It won’t be Canada balsam if made in that timeframe, and you won’t be able to separate with heat (and you’ll crack the lens if you do). Instead You’ll need to separate by soaking in methylene chloride, checking every week or so. A better mix is 100 parts methylene chloride, 15 parts methanol, 3 parts ammonia (26%). Probably take about three weeks. Btw that works very well on balsam..just a day or two. No need to heat up. Then, clean and rebond with UV cure adhesive. Recommend using Norland 61, which is very likely what was originally used.

    When rebonding, clean very thoroughly. You want every speck to be gone. Use Kimwipes to clean btw. Lightly blow Canned air Immediately prior bonding. Drop two or three drops Of NOA61 onto the concave surface. Set the other element on top, press down while moving the element in a circle on top of the other. The adhesive will distribute with pressure and swirlies. Get rid of all air bubbles. Once distributed, whack it with a UV light for a few seconds to precure. The adhesive will be a little less fluid. Re-check center. Once satisfied, expose to UV until cured. Constantly check center. Clean excess adhesive with acetone. Repaint edges then you’re done.
    Whoa! Thank you so much for this! You just saved an otherwise flawless Bronica lens from probable destruction, as I was planning on boiling the “balsam separated” lens element in my effort to fix it tonight. (In this case, would it still even be called “balsam separation”?)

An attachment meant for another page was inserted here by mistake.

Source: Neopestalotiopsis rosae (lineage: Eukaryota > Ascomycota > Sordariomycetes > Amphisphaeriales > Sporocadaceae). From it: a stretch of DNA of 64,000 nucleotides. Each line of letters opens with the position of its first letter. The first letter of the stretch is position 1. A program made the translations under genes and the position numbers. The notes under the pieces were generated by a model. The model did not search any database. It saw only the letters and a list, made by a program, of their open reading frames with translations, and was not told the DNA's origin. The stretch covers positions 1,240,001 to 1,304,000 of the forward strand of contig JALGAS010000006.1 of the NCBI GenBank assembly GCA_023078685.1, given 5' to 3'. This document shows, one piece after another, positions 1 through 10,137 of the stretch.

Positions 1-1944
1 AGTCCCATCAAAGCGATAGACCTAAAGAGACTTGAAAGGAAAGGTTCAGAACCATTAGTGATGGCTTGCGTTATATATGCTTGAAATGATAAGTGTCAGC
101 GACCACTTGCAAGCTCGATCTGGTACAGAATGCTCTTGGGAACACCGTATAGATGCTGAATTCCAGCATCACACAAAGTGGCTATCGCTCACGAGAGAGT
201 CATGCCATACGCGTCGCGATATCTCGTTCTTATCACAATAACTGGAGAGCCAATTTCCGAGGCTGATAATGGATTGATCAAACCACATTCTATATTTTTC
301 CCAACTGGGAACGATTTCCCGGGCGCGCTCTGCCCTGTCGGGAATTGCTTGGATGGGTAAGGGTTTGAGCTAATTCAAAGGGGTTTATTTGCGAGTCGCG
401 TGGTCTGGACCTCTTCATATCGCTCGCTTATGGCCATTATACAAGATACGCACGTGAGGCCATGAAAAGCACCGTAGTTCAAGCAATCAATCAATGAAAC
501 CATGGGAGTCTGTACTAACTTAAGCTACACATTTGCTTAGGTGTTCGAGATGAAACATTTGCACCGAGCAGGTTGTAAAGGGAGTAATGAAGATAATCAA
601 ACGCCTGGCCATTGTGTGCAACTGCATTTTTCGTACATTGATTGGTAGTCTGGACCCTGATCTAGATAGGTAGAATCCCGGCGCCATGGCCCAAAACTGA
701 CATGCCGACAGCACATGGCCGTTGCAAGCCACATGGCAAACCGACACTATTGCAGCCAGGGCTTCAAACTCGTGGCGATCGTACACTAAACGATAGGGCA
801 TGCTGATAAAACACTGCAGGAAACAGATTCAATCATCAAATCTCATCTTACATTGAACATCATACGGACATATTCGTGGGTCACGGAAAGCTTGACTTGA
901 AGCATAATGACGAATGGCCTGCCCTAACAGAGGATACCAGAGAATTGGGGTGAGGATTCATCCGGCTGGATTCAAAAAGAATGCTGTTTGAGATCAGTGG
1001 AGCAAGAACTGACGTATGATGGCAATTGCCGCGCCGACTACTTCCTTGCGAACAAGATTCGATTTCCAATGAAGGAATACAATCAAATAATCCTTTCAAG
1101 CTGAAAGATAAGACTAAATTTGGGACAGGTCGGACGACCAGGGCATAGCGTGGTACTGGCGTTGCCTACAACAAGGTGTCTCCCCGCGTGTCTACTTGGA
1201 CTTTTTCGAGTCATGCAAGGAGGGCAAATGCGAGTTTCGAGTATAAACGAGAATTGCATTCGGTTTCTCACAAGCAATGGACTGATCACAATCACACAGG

I did a cursory search on Google and couldn’t find methylene chloride easily available in my area (and I live in Los Angeles!). Apparently you can’t get this at Home Depot. Is there a pre-mixed compound of methylene chloride, methanol, and ammonia available for optical situations/problems like this?

    Regarding optical UV glue, I take it that any old optical UV glue from Amazon won’t work, will it? Also, would it be safe to assume that Norland 61 has some sort of special optical property that Canada balsam doesn’t have? (I just bought a little bottle of Canada balsam from Amazon before even starting this thread, unfortunately.)

    Anyway, many thanks again! I appreciate it.
    Last edited by manfrominternet; 14-Oct-2020 at 00:38.